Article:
Self-knowledge and self-confidence do not seem like identical things to me, though I am interested in further exploring the idea that self-knowledge might lead to self-confidence.
Hale is the character who would seem to complicate this debate most. He is most confident when he is least self-aware. When he blindly trusts and believes that the accusations of witchcraft are real, he is willing to send almost everyone to the gallows, including Elizabeth Proctor, a humble and upstanding mother.
It is when he begins to realize his folly and to thereby gain self-knowledge regarding his own over-confidence that he begins to grow feeble and lackluster.
With him in mind, I don't think we can reasonably argue that self-knowledge leads directly to potency and strength.
This would be a great question for the discussion board. I would be interested in the answers...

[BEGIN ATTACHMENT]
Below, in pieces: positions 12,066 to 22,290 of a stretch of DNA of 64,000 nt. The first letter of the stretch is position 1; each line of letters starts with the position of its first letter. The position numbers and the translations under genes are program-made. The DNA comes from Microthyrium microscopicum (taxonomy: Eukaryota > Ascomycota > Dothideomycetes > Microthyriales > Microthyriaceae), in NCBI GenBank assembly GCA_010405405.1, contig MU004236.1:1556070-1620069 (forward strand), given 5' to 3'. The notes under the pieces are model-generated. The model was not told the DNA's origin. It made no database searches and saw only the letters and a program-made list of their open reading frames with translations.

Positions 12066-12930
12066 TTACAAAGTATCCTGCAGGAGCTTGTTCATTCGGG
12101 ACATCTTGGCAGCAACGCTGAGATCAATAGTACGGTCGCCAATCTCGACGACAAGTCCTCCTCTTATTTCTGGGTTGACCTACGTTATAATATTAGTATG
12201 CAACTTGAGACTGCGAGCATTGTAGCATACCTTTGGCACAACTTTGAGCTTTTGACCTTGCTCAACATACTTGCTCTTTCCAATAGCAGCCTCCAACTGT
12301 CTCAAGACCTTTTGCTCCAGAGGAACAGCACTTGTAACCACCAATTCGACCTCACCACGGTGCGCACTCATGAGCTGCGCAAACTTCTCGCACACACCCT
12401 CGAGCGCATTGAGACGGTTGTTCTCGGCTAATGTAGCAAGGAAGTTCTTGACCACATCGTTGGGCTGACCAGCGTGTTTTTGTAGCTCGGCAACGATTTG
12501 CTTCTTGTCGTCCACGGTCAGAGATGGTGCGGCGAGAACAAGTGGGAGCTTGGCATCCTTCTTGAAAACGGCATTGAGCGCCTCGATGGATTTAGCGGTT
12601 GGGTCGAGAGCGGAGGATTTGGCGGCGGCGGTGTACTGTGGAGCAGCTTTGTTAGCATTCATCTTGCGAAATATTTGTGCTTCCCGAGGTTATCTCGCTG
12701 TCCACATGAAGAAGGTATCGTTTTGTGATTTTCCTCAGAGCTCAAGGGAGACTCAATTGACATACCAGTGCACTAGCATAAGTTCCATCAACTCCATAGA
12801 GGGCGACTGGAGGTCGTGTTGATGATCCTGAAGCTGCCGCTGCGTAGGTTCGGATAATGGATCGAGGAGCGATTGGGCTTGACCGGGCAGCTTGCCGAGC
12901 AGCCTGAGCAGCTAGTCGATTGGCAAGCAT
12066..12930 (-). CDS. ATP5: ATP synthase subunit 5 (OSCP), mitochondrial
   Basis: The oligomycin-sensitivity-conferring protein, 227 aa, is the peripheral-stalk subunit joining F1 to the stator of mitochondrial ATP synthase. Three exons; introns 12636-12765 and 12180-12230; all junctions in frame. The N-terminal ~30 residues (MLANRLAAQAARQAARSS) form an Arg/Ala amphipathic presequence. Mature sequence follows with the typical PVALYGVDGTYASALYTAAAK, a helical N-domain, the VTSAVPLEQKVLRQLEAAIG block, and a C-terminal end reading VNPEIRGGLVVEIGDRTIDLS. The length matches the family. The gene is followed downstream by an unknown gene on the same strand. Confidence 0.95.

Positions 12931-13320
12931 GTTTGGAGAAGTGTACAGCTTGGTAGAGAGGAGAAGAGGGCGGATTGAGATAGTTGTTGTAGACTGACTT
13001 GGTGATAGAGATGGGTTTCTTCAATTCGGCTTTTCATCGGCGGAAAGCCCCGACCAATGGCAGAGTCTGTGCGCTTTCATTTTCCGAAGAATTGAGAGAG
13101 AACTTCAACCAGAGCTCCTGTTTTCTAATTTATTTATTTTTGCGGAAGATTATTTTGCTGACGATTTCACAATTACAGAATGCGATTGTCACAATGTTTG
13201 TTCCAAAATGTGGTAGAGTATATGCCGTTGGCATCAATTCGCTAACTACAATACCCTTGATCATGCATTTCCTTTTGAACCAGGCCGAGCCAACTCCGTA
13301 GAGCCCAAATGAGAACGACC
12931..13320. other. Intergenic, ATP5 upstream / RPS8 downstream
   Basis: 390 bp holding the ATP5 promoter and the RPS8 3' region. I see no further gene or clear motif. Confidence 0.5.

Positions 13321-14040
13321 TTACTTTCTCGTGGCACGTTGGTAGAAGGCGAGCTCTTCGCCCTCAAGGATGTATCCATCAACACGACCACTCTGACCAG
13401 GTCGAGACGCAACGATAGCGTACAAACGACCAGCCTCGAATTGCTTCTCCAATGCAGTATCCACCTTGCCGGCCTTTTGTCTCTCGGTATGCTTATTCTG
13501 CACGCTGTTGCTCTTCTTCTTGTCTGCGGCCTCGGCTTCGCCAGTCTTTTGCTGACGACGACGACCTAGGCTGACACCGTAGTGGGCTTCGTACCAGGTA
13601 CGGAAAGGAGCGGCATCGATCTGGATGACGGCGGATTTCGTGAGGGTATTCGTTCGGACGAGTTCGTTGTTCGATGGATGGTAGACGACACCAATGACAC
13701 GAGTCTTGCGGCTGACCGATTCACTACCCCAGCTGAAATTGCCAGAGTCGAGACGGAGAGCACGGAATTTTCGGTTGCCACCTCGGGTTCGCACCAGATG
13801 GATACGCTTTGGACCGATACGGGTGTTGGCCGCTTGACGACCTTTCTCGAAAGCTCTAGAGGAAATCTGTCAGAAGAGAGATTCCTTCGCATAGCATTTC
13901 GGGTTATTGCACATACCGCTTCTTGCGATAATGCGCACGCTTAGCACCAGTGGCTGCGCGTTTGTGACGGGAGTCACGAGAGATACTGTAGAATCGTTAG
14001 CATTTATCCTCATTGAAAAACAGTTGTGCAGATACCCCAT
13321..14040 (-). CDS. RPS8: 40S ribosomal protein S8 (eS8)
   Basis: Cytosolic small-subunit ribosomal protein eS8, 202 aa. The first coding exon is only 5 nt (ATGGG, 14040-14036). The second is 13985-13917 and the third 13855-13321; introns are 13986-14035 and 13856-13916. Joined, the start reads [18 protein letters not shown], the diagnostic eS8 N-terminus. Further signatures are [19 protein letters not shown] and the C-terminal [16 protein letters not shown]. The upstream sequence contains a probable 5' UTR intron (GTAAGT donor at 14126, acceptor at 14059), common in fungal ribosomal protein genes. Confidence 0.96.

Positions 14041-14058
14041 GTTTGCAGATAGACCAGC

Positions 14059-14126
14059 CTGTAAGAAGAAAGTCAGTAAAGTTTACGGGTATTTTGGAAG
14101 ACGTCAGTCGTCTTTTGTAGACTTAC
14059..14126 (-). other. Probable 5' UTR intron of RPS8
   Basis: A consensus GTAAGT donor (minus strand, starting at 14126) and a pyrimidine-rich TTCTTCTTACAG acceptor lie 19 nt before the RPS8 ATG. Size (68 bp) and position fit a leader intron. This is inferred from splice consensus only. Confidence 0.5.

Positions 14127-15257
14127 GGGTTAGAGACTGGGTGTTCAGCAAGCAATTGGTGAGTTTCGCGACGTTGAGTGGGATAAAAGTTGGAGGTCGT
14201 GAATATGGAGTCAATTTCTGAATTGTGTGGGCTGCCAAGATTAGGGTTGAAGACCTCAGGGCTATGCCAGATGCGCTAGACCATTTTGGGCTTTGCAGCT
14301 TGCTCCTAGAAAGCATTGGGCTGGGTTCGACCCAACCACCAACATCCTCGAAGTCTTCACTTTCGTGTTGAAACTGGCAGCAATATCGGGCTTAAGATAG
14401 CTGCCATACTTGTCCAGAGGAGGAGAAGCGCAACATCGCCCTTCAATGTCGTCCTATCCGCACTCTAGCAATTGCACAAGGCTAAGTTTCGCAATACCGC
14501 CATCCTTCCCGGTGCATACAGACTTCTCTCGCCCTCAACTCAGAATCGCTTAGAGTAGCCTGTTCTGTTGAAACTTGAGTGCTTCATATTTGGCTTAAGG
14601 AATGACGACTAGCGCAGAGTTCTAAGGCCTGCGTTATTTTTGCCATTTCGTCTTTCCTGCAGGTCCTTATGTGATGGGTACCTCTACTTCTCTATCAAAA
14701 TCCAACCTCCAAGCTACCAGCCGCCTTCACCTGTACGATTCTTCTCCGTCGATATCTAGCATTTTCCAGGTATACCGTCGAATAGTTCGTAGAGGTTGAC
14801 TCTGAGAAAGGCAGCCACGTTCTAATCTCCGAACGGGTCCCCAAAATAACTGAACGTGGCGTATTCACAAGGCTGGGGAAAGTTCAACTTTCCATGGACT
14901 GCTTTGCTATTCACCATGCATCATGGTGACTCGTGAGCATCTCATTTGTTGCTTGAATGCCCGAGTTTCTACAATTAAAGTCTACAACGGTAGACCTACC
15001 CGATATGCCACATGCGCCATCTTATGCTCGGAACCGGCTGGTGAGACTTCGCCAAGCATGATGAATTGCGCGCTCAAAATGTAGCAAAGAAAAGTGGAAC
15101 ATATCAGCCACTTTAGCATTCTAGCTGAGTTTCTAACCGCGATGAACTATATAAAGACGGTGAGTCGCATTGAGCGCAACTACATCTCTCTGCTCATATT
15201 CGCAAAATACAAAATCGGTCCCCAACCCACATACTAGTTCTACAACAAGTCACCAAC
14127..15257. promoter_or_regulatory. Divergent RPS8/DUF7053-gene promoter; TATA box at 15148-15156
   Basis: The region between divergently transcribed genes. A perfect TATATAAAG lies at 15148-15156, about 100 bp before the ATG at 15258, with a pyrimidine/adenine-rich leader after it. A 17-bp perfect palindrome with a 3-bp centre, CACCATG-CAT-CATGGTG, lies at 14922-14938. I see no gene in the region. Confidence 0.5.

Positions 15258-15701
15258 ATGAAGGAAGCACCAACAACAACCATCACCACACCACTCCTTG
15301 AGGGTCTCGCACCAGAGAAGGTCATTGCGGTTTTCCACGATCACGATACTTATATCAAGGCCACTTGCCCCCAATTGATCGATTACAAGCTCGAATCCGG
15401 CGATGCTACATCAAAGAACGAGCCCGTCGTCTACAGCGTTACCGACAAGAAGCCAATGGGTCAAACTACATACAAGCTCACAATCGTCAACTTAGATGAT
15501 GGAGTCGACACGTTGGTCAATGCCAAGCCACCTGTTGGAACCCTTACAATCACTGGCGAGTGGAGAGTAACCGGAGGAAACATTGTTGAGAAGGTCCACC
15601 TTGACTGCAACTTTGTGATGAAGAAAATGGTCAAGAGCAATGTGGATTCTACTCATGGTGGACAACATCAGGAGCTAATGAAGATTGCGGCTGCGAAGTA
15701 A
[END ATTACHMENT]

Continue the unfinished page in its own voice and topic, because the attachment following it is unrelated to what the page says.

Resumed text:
This statement probably points to the Proctors more than anyone else in the play, in my opinion. Elizabeth and John are having trouble from the beginning because of John's infidelity with Abigail Williams. Their scenes are filled with tension and an "over the top" attempt to please each other. She does not tell him until later that she loves him dearly and that she never expected him to love her because she is so plain. She has gone through life and marriage and children believing that she does not deserve this beautiful speciman of a man...that he is too handsome and too good for the likes of her. During the conflict of the witch trials, Elizabeth's personal insecurities and her confession to John bring them closer together. It also gives her the strength to back him on his decision to go to his death instead of lying, living, and defacing the honor of his name. John knows himself, but he and Elizabeth learn a lot about her, their relationship, and each other which allows them to make certain decisions for their future. It gives them the strength they need to do what has to be done.